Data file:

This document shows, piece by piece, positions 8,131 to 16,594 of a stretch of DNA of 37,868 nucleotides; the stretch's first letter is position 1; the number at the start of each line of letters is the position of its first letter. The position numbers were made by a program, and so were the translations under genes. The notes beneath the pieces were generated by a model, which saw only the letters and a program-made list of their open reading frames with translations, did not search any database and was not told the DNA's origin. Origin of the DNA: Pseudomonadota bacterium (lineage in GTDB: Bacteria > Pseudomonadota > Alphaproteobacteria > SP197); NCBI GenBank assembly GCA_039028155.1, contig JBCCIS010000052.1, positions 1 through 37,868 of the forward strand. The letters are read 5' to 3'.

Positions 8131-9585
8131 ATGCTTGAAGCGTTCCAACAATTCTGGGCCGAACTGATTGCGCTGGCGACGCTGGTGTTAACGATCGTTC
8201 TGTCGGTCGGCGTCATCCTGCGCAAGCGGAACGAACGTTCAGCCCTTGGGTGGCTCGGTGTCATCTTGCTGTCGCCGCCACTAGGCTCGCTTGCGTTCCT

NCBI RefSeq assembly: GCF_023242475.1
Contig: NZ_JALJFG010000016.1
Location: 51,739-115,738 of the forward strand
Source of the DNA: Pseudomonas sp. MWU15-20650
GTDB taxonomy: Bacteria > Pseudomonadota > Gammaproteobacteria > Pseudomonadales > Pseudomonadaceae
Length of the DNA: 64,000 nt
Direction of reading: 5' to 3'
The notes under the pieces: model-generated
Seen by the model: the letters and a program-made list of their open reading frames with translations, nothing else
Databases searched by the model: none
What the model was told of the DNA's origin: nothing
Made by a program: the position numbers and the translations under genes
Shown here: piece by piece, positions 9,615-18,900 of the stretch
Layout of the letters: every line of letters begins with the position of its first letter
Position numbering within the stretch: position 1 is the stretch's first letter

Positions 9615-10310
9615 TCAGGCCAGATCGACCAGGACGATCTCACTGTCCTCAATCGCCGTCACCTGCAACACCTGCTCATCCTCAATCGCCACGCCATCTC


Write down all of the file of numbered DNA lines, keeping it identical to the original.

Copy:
This document shows, piece by piece, positions 8,131 to 16,594 of a stretch of DNA of 37,868 nucleotides; the stretch's first letter is position 1; the number at the start of each line of letters is the position of its first letter. The position numbers were made by a program, and so were the translations under genes. The notes beneath the pieces were generated by a model, which saw only the letters and a program-made list of their open reading frames with translations, did not search any database and was not told the DNA's origin. Origin of the DNA: Pseudomonadota bacterium (lineage in GTDB: Bacteria > Pseudomonadota > Alphaproteobacteria > SP197); NCBI GenBank assembly GCA_039028155.1, contig JBCCIS010000052.1, positions 1 through 37,868 of the forward strand. The letters are read 5' to 3'.

Positions 8131-9585
8131 ATGCTTGAAGCGTTCCAACAATTCTGGGCCGAACTGATTGCGCTGGCGACGCTGGTGTTAACGATCGTTC
8201 TGTCGGTCGGCGTCATCCTGCGCAAGCGGAACGAACGTTCAGCCCTTGGGTGGCTCGGTGTCATCTTGCTGTCGCCGCCACTAGGCTCGCTTGCGTTCCT

NCBI RefSeq assembly: GCF_023242475.1
Contig: NZ_JALJFG010000016.1
Location: 51,739-115,738 of the forward strand
Source of the DNA: Pseudomonas sp. MWU15-20650
GTDB taxonomy: Bacteria > Pseudomonadota > Gammaproteobacteria > Pseudomonadales > Pseudomonadaceae
Length of the DNA: 64,000 nt
Direction of reading: 5' to 3'
The notes under the pieces: model-generated
Seen by the model: the letters and a program-made list of their open reading frames with translations, nothing else
Databases searched by the model: none
What the model was told of the DNA's origin: nothing
Made by a program: the position numbers and the translations under genes
Shown here: piece by piece, positions 9,615-18,900 of the stretch
Layout of the letters: every line of letters begins with the position of its first letter
Position numbering within the stretch: position 1 is the stretch's first letter

Positions 9615-10310
9615 TCAGGCCAGATCGACCAGGACGATCTCACTGTCCTCAATCGCCGTCACCTGCAACACCTGCTCATCCTCAATCGCCACGCCATCTC